Extreme Tubing Leads To A Case Of Weird Knee

Janet's World

July 26, 2009|By Janet Gilbert | Janet Gilbert,Special to The Baltimore Sun

I haven't been able to jog this week because I have contracted a mild case of Weird Knee.

Weird Knee presents itself as a vague sensation: Something doesn't feel quite right when you walk. You find yourself compensating, putting a bit more stress on the opposite hip, and before long, you're developing Weird Knee on that side, too. At this point, you'd better respect the condition and back off your exercise program, because everyone knows Weird Knee can rapidly progress into Mangled Knee.

When I explained to some friends that I preferred to walk rather than jog because I went tubing on a tributary of the Chesapeake Bay last weekend, they made incongruous "ooh" and "aaah" sounds. Clearly, they thought I had spent reflective afternoons lolling in the water, drifting along on an inner tube wherever the current might carry me.

I guess I was not clear.

Extreme tubing - my recent adventure - is a far more thrilling and strenuous ride than the gentle floating type of tubing. Tethered to the back of a 130-horsepower personal watercraft, the tube becomes a water discus, skimming the surface and swinging wildly back and forth across its own wake as the boat turns. Fabric handles are sewn around the tube's edge, and the riders alternately pull and push on the handles as the tube swings, desperately trying to maintain their balance.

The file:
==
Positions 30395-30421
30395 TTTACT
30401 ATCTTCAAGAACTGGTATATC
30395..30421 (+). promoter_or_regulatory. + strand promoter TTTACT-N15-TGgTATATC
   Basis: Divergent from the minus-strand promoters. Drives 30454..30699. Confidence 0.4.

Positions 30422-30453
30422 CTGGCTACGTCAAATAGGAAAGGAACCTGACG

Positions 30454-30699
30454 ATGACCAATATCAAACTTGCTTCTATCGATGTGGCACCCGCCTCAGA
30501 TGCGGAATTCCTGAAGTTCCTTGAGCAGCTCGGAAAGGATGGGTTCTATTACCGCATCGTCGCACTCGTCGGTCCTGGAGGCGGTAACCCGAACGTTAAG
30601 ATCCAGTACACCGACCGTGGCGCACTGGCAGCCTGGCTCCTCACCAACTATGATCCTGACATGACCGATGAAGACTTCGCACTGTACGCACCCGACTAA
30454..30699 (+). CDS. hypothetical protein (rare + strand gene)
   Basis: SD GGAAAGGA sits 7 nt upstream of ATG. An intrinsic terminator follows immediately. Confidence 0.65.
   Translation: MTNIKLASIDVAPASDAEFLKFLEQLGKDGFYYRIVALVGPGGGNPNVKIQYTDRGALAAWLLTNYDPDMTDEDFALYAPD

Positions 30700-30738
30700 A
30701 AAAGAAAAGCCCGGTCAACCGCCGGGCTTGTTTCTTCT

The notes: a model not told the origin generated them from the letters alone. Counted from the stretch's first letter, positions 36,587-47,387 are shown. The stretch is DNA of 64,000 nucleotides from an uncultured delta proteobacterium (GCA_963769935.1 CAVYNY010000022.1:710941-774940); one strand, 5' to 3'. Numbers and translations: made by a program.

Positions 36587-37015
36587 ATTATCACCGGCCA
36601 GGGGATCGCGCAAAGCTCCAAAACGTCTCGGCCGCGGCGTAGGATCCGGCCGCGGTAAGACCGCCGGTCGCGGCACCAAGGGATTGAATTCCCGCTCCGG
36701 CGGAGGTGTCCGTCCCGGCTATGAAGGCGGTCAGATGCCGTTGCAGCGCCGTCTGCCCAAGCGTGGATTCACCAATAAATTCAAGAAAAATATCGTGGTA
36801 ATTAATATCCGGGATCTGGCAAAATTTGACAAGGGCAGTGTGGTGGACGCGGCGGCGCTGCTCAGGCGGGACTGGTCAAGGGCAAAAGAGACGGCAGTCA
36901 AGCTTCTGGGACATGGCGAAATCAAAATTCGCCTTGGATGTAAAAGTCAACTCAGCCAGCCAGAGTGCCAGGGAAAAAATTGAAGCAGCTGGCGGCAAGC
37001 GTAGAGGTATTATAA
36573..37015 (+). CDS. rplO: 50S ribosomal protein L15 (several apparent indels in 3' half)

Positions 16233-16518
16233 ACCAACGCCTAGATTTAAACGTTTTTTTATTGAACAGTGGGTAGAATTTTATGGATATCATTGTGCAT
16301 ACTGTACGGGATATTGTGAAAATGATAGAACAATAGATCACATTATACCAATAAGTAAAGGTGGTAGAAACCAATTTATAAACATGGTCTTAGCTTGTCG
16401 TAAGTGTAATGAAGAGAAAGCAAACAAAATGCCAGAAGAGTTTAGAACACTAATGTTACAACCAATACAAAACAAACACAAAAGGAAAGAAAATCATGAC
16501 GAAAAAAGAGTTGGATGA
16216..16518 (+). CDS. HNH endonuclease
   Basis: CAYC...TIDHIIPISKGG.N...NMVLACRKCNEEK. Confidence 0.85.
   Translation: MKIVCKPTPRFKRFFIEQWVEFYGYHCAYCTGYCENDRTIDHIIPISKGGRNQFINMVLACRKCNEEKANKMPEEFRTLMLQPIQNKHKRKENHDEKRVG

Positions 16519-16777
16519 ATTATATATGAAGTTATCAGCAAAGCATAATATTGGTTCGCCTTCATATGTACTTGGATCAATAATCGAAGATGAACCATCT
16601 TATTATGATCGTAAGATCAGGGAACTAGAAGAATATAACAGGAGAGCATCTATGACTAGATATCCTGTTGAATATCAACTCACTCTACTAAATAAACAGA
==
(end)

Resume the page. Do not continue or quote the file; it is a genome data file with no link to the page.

If you are younger than 20, this ride is awesome. You will probably attempt some trick moves, shifting position with your friends on the tube and trying to catch some air by jumping it over small waves.

If you are older than 40, this ride is a controlled vehicular crash that lasts about 20 minutes. Your main objective is to not fall off; additionally, you hope not to wrench your neck and shoulder muscles as you zigzag across the waves.

It was the best time ever.

When was the last time you just played outside all weekend? I recommend it. And so, apparently, did our family's hosts, Latsirhc and Mij Ttoclat, whose names have been spelled backward for privacy. We spent every moment of our weekend on the bay doing fun stuff. Boating. Tubing. Water skiing. Eating steaks the thickness of the paperback edition of The Pillars of the Earth.

Remember when you were an active child and you were in superb shape? This is because you spent most days flinging yourself around on rickety playground equipment, running through sprinklers or dashing over neighbors' foundation plantings in a game of flashlight tag.

I was doused in those memories with every hit of bay spray on my face as I catapulted across the choppy waters on the tube. So what if I have to write this column with a jumbo bag of frozen peas on my Weird Knee? It was definitely worth it.

Actually, I didn't get Weird Knee while I was tubing, but when I was in the challenging role of the spotter. A spotter watches the riders and signals the driver in the event they launch off into some fisherman's charter boat or a neighboring county. Spotters face backward holding on to the watercraft.

When you first climb aboard facing backward, it feels stable enough. But once the engine revs up and your body is pitched at a 45-degree angle to the surface of the water, you're holding on with a grip that makes Mighty Putty look like Silly Putty. And that's just with your hands.

Turns out, a 15-minute run as a spotter is roughly equivalent to a weeklong cattle roundup on horseback for your legs. You're gripping that seat with every muscle from your thighs to your instep, stretching ligaments you had more or less forgotten about.

But the pain is a good one, the kind that makes you remember how sweet it is to play all day long.

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